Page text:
Flawed Logic: Why Every Villian Thinks They’re a Hero

This article is an excerpt from the Shortform book guide to "The Subtle Art of Not Giving a F*ck" by Mark Manson. Shortform has the world's best summaries and analyses of books you should be reading.

Like this article? Sign up for a free trial here.

Why is it better to be open to change rather than feeling certain about about our conclusions? Why can flawed logic be so dangerous?

Our brain naturally tries to come to conclusions and make connections, but many times those conclusions are wrong. If we don’t remain open to the possibility that we’re wrong, then, in extreme cases, our flawed logic could lead us to hurting others.

Keep reading to learn about the dangers of flawed logic.

Creating Our Own (Flawed) Logic

Our brain is always working to make connections and associations between different experiences in order to create meaning. We tend to convince ourselves that our conclusions are correct, but many times they are just flawed logic.

Here’s an extreme example of how this occurs. Volunteers in an experiment were told to push buttons to make a light turn on. They didn’t realize that nothing they did would actually have an impact, because the light came on at random. Nonetheless, they came up with elaborate strategies based on what they were doing when the light turned on; they were convinced they had cracked the code. The experiment showed how readily people can come up with bogus processes and explanations. 

Our minds generate meaning from our experiences, but there are problems with how we create that meaning:

  • Our brains are flawed: We misperceive and forget things we see and hear.
  • Once our brains create meaning, we’re biased toward maintaining it. We keep believing it even if it’s contradicted by evidence.
  • Most of what we believe is based on inaccuracies and biases, therefore most of our beliefs are wrong. 

Be aware of these weaknesses, and you’ll be more aware of when you’re leaping to conclusions and when you could be wrong.

The Problem With Certainty

When people believe strongly in their flawed logic, they become certain that they are right and others are wrong. But before you can change your values to better ones, you have to doubt the rightness of your current ones and be open to accepting that you have more to learn.

Your values are works in progress and never complete. If you believe your values and priorities are perfect you risk becoming dogmatic and entitled. You need to concede your ignorance.

If you accept uncertainty, you’re less prone to judge others or yourself, or to harbor biases. You’re open to learning what you don’t know through experience. The more you acknowledge your flawed thinking, the more you can learn.

Pursuing something with certainty actually generates insecurity when they get information that contradicts their certainty. For example, people often are confident about how well they do their job and about the salary they deserve. But if they’re passed over for a promotion their certainty that they deserved it makes them feel worse.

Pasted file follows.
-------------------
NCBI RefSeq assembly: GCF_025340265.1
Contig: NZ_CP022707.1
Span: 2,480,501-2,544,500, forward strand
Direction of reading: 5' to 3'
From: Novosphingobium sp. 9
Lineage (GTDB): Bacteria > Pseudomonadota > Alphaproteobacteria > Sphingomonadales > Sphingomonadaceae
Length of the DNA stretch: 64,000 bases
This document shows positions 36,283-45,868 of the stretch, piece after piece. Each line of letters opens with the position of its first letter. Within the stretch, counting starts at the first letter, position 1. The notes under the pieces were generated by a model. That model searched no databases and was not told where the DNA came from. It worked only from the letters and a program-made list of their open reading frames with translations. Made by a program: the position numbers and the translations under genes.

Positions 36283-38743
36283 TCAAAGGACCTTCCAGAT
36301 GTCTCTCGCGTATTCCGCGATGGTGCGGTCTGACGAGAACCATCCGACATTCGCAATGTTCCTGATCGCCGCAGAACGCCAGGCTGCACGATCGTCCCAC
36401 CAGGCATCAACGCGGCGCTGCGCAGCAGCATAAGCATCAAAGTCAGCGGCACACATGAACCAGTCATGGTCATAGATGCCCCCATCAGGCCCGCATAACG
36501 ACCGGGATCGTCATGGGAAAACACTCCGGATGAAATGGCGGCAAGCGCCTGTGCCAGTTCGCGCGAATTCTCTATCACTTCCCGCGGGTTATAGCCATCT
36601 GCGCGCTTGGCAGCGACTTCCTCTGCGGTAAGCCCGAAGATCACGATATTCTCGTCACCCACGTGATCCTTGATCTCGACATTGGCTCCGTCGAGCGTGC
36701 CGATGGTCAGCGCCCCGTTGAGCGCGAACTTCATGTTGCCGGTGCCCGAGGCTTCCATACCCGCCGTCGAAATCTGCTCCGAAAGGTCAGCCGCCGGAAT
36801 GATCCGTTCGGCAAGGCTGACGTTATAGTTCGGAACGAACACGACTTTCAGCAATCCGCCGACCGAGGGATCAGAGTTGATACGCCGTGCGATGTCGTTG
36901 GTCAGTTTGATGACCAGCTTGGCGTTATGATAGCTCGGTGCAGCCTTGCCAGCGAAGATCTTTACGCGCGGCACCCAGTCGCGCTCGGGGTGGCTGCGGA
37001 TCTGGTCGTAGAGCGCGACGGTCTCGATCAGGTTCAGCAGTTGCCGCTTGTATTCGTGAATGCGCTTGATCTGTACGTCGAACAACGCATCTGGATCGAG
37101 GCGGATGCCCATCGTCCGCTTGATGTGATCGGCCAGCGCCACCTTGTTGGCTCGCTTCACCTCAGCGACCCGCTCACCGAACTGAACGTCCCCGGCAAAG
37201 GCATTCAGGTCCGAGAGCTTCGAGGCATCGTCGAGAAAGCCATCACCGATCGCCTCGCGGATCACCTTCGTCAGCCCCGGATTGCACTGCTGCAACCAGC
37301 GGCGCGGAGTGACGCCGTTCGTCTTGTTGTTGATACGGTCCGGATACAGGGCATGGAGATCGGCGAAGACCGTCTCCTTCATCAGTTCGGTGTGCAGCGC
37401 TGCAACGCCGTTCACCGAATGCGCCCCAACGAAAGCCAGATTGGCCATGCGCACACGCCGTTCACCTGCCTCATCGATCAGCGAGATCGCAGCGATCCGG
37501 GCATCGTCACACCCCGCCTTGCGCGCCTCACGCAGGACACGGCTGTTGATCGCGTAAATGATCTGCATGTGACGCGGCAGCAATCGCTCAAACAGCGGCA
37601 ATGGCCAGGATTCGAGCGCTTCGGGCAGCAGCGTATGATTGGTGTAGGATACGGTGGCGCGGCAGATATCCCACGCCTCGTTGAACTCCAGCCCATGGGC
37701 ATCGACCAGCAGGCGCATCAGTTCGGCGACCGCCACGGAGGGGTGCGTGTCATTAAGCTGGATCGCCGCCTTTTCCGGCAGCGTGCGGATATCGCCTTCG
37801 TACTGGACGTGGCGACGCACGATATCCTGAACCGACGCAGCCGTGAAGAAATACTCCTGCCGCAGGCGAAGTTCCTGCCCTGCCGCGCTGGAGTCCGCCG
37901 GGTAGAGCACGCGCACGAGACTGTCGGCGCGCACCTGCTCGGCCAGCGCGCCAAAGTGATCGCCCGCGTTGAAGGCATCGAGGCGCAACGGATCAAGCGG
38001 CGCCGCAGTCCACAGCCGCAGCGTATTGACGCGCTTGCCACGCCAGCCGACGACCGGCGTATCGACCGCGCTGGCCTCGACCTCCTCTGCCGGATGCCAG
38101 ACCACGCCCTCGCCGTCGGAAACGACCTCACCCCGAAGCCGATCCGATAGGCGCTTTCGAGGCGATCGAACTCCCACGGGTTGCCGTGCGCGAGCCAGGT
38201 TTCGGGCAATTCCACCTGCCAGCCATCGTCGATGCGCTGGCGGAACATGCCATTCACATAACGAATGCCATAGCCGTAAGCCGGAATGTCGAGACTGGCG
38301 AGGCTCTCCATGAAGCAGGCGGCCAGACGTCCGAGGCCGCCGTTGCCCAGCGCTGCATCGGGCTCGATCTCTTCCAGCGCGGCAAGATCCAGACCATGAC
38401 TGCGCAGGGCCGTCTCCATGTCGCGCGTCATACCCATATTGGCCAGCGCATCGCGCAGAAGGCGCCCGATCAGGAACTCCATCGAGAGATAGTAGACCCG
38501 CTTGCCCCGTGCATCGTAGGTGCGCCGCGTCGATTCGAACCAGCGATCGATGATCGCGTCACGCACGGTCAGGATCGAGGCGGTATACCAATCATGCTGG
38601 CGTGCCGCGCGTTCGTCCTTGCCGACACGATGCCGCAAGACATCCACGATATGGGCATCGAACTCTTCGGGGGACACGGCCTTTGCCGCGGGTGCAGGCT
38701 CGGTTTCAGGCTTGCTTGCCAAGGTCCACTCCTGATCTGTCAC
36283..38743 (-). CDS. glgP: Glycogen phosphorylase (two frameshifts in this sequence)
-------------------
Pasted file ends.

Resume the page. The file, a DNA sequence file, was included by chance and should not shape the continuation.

Every Bad Guy Thinks They’re The Hero

Certainty can also be used for harmful purposes. Researchers used to believe people did wrong things because they felt bad about themselves. But studies in the mid-1990s found the opposite. People who do bad things may actually feel good about themselves — they have unwavering certainty of their rightness — despite being failures. This makes them feel justified in harming others.

  • For example, racists do racist things because they feel certain of their superiority. Religious fanatics are so certain of their cause that they blow up themselves and others. 
  • People who are evil don’t believe they’re evil: They believe other people are evil. 

Sometimes people have a fear-based certainty that bad things will happen to them. For example, they assume their idea is the one everyone will laugh at. This is a form of entitlement, based on the belief that you’re different and your problems are different.

When you feel insecure, you begin feeling entitled and deserving — for instance, you may feel you have the right to cheat or take what you want. But the harder you try to shore up your certainty the less secure you feel (another example of the backwards law). On the other hand, if you learn to welcome uncertainty you become more comfortable it.

Flawed Logic: Why Every Villian Thinks They’re a Hero

———End of Preview———

Like what you just read? Read the rest of the world's best book summary and analysis of Mark Manson's "The Subtle Art of Not Giving a F*ck" at Shortform.

Here's what you'll find in our full The Subtle Art of Not Giving a F*ck summary:

  • How to clarify what's important to you (and not just what you think should be important)
  • Why it's okay for things to not always go well in life
  • Why you need to care about fewer things

Hannah Aster

Hannah graduated summa cum laude with a degree in English and double minors in Professional Writing and Creative Writing. She grew up reading books like Harry Potter and His Dark Materials and has always carried a passion for fiction. However, Hannah transitioned to non-fiction writing when she started her travel website in 2018 and now enjoys sharing travel guides and trying to inspire others to see the world.

Leave a Reply

Your email address will not be published. Required fields are marked *